PARIS (Reuters) – Finland’s Nokia Oyj plans to cut 1,233 jobs at its French subsidiary Alcatel-Lucent International, equivalent to a third of the local workforce, the group said on Monday, confirming an earlier Reuters report.
The logo of Nokia is seen before the company’s news conference in Espoo, Finland March 2, 2020. Lehtikuva/Markku Ulander via REUTERS THIS IMAGE HAS BEEN SUPPLIED BY A THIRD PARTY. FINLAND OUT. NO COMMERCIAL OR EDITORIAL SALES IN FINLAND
Nokia, which competes with Ericsson and Huawei [HWT.UL] for work on lucrative 5G networks, said in a statement the staff reduction was needed because of “very important” pressures on costs in the market.
The announcement is likely to have political repercussions in France, as Nokia bought the parent company of Alcatel-Lucent International five years ago on the condition it would keep jobs and expand its research and development teams in the country.
Nokia became totally free of such commitments this month, a spokeswoman said.
The job cuts will particularly affect R&D functions, the company said.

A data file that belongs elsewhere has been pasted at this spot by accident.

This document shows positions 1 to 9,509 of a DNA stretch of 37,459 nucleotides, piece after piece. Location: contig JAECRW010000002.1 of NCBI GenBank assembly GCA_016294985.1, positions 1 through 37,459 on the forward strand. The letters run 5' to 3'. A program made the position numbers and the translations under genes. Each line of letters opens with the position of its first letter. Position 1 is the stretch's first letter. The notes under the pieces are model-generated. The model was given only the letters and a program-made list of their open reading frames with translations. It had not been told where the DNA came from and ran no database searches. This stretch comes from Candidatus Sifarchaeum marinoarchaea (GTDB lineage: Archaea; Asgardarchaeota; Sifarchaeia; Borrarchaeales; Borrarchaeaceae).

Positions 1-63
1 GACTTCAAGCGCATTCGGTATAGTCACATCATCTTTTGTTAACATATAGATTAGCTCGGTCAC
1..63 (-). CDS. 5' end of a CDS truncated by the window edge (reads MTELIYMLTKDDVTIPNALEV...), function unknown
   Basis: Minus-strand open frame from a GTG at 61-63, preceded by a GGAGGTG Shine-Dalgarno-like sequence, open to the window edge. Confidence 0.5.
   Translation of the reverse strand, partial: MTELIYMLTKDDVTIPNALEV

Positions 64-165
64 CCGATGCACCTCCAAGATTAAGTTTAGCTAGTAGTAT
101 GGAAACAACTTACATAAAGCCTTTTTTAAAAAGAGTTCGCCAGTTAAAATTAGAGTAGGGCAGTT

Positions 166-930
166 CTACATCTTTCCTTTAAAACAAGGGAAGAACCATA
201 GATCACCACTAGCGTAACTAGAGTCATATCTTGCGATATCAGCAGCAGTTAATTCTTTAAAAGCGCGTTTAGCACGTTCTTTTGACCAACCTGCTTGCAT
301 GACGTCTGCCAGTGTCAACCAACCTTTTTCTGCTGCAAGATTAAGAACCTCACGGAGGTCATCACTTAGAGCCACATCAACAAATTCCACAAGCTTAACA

“Nokia will continue to be a major employer in France with a strong foothold in R&D, sales and services, which will enable us to develop and execute our customers’ projects efficiently,” said Thierry Boisnon, president of Nokia in France.
Nokia employs 5,138 people in France, out of whom 3,640 work for Alcatel-Lucent International.
The entity was part of Alcatel-Lucent group before its acquisition by Nokia in 2015 in an all-share deal that valued the French business at 15.6 billion euros ($17.5 billion).
The merger was closely scrutinized by the French government and its economy minister at the time, Emmanuel Macron, who is now president.
“It’s just a low cost strategy that is being implemented, contrary to all the commitments made by Nokia in France. Nokia is laughing at everyone, first and foremost the French government,” the CFE-CGC union at Nokia said on its website
At the time of the deal, Nokia committed to preserve jobs in France for two years and expand research and development teams in the country to make it a key resource within the group for the next generation of mobile internet technology, or 5G.
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Reporting by Mathieu Rosemain and Gwenalle Barzic; editing by Richard Lough and Mark Potter